Tina Fey and Amy Poehler team up again in Sisters, playing sisters Kate and Maura Ellis, who despite their inverse personalities have remained extremely close well into their 40’s. Fey play’s Kate, the wild sister, an immature and occasionally employed hairdresser with a teenage daughter who takes on the parental role in their relationship more often than not. Poehler plays the good sister Maura; a sweet but uptight nurse and divorcee who can be a bit naive in her attempts to do good. When their parents, played by Dianne West and James Brolin, inform them that they’re selling the family home, both Kate and Maura race back to Florida to try and save their childhood home and change their parent’s minds. But when they arrive they are welcomed by a ‘sold’ sign on the front lawn and a parental request for them to clean out their old bedrooms so that the new owners can move in. While sorting through their old belongings and reading from old diaries, Maura and Kate reminisce about their younger selves and decide to say their last goodbyes to their childhood by throwing one last raging ‘Ellis Island’ party. A final hurrah to mark the end of an era and to usher in a new age.
Tina Fey and Amy Poehler are great in this film. Their on screen chemistry is effortless. The closeness of their real world friendship is unquestionable and watching them in Sisters feels almost like being invited into that silly relationship for an hour and fifty eight minutes. The back and forth between Kate’s snarky and immature nature and Maura’s mousey and naive personality creates some truly hilarious moments, where it becomes nearly impossible to keep yourself from laughing.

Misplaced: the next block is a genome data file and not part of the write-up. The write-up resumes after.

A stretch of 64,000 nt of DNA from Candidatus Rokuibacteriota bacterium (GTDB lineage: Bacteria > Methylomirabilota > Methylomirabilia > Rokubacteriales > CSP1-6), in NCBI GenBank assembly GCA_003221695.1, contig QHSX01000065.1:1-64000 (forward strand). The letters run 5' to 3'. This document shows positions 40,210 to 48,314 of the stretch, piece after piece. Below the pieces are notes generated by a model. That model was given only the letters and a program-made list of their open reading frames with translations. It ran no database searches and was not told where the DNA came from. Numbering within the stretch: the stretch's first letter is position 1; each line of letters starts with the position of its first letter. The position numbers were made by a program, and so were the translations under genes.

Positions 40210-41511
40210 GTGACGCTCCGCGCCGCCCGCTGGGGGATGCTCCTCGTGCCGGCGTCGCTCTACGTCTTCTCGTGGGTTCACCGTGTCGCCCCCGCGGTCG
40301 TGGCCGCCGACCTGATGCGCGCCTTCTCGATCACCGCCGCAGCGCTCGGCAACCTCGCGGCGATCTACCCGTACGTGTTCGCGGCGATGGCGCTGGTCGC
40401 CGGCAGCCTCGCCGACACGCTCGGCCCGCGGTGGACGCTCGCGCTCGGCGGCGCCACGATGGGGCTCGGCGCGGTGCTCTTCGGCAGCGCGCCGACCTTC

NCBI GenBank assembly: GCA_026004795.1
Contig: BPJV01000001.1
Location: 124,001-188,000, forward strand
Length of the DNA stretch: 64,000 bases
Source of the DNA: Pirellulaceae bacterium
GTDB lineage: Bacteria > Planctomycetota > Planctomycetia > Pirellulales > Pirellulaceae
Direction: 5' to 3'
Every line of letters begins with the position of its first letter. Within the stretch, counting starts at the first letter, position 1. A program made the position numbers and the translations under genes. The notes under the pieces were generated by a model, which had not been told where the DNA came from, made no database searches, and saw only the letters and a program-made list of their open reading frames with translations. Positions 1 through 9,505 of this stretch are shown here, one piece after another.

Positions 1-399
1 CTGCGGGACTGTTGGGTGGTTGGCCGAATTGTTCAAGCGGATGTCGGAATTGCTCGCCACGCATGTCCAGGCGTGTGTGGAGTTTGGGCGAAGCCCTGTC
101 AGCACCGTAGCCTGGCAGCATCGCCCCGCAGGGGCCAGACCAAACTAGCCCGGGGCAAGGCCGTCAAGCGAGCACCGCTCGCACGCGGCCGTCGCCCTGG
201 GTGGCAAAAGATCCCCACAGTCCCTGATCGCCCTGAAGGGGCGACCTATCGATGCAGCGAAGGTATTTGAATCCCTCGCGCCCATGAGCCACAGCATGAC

The story revolves around the sisters throwing one last shindig, inviting all of their aging high school friends, and proving that at least for one night they can be cool again. There isn’t much more than that to it, but there really doesn’t need to be. The hilarity is enhanced by the contributions of a plethora of SNL Alumni. Maya Rudolph, Bobby Moynihan, and Rachel Dratch and their crazy characters add to the laughable antics, ridiculous situations, and juvenile one liners so much that they pull as many laughs as Poehler and Fey.
While it’s unfortunate that the production company decided to release the film alongside the highly anticipated and heavily marketed new Star Wars film, Sisters is worth seeing. It’s a fun, dumb, vulgar, comedy that delivers the laughs that it promises. If you weren’t able to get tickets to Star Wars or you’d like to avoid the insanity of its opening weekend, postpone your date with Han and Chewie until next weekend and check out Sisters.
|Release Date:||December 18th, 2015|